I've heard that some parts of the brain can become atrophied if one does some kind of unnatural activity for a long time. Intensely projecting one's consciousness into a virtual world might be such an unnatural activity. Subjecting one's self to constant overwhelming stress might be another.
But I've heard that such damage may be reversible, if one returns to normal activity. And since I don't have a specialist to consult about this, all I can do is experiment with applying myself to what used to be my normal activities.
I'm mystified as to why I don't hear a lot of other people complaining about these problems. Is it possible that I'm unique because of damage caused by my previous head injuries? Did they create holes in my mind which Second Life or the internet in general is ideally suited to rip at? Or am I just experiencing the natural side effects of becoming an internet couch potato?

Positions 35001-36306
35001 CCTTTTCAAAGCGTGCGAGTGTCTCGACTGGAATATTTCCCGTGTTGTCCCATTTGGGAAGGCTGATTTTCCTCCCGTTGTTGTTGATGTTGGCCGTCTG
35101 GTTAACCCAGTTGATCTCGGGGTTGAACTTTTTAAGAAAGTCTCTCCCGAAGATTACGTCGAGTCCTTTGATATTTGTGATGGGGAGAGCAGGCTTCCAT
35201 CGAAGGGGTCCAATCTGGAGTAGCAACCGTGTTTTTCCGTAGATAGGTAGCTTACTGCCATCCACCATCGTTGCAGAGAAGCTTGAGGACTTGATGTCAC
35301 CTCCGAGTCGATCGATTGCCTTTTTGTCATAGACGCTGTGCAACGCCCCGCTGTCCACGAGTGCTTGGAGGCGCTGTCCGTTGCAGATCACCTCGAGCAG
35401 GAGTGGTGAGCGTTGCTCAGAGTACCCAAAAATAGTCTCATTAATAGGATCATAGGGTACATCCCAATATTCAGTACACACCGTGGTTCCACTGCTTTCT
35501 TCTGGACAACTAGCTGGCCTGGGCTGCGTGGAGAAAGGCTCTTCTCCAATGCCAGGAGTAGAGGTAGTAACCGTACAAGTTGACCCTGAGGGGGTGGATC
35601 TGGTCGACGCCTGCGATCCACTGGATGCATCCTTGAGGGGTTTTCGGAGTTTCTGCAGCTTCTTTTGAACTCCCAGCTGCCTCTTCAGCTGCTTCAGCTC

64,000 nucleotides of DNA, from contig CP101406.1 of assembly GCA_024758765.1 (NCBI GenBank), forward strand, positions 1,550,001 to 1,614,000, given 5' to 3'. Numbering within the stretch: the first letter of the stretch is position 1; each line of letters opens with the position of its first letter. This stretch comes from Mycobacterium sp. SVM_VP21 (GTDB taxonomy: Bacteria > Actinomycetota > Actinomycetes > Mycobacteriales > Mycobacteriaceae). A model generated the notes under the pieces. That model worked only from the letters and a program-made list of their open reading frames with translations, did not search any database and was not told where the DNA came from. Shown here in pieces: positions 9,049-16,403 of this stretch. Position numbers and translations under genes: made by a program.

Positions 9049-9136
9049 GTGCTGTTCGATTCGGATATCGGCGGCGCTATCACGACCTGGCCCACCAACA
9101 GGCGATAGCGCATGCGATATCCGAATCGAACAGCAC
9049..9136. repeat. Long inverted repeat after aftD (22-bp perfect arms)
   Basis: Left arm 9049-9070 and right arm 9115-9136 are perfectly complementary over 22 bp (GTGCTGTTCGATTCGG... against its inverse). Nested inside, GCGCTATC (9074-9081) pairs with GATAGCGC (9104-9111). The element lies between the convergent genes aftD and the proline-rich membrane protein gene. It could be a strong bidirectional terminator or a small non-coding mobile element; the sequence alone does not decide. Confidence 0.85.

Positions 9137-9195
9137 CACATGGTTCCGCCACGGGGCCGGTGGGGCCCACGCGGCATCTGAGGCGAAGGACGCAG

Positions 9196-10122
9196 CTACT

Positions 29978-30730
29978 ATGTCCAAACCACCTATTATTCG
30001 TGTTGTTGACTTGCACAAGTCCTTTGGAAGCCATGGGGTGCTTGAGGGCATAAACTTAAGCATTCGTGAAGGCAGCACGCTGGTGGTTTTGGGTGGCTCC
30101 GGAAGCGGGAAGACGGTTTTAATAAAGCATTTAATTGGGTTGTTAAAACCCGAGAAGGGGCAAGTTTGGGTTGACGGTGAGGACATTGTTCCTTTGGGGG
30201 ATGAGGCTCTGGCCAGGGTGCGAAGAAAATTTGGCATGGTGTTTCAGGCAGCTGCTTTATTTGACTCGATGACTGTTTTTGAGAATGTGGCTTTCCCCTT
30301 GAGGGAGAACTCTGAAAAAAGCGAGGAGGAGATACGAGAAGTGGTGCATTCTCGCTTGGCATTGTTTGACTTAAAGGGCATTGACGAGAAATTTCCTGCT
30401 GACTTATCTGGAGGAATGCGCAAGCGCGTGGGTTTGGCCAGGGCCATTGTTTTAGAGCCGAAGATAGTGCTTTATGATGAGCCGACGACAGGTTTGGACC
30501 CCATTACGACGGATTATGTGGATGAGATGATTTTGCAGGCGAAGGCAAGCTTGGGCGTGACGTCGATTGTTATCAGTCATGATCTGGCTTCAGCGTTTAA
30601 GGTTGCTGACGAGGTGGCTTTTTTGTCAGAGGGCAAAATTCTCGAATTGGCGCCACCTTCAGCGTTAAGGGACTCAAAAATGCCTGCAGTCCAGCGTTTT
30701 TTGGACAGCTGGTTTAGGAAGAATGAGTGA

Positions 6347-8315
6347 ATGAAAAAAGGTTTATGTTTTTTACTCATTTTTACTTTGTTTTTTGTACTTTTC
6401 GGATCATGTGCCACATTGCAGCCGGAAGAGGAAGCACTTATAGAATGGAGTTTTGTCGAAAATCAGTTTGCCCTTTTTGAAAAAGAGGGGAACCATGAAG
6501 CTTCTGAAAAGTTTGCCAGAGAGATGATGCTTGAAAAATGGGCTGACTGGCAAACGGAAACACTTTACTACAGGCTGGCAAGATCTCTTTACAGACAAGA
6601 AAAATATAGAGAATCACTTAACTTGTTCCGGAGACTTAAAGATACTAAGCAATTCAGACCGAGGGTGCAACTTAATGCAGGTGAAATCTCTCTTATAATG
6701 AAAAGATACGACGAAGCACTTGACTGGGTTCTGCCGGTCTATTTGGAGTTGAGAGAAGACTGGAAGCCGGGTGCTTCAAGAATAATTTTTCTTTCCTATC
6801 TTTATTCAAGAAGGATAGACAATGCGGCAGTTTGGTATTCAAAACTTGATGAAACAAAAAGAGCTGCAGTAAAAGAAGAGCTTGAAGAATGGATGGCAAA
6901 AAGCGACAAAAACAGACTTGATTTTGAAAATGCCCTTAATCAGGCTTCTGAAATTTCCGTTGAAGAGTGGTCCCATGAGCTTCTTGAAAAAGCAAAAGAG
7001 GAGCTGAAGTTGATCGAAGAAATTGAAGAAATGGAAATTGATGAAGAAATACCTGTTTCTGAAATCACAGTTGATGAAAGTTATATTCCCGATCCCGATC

I don't know what it is. I only know that I really, really don't like this. Both figuratively and literally, I'm extremely uncomfortable sitting on this couch 15 hours a day. I'd like to get a life in the real world, but I've no idea what I'd do.
There's no money for traveling to Furry or Brony conventions, if I could even see myself attending a Brony convention. Frankly, the thought of seeing a convention hall full of grown men getting all googly eyed over My Little Pony just rubs me the wrong way.
Yes, I liked the old show, I enjoyed collecting the toys, and I used it to inspire very adult oriented fantasy for two of my Spectral Shadows serials. But the show itself was always a kids thing to me. I never could reconcile the old MLP Cat Fights board. And this Brony thing is even worse. I never wanted to share MLP with adults. I wanted to share it with the kids it was made for.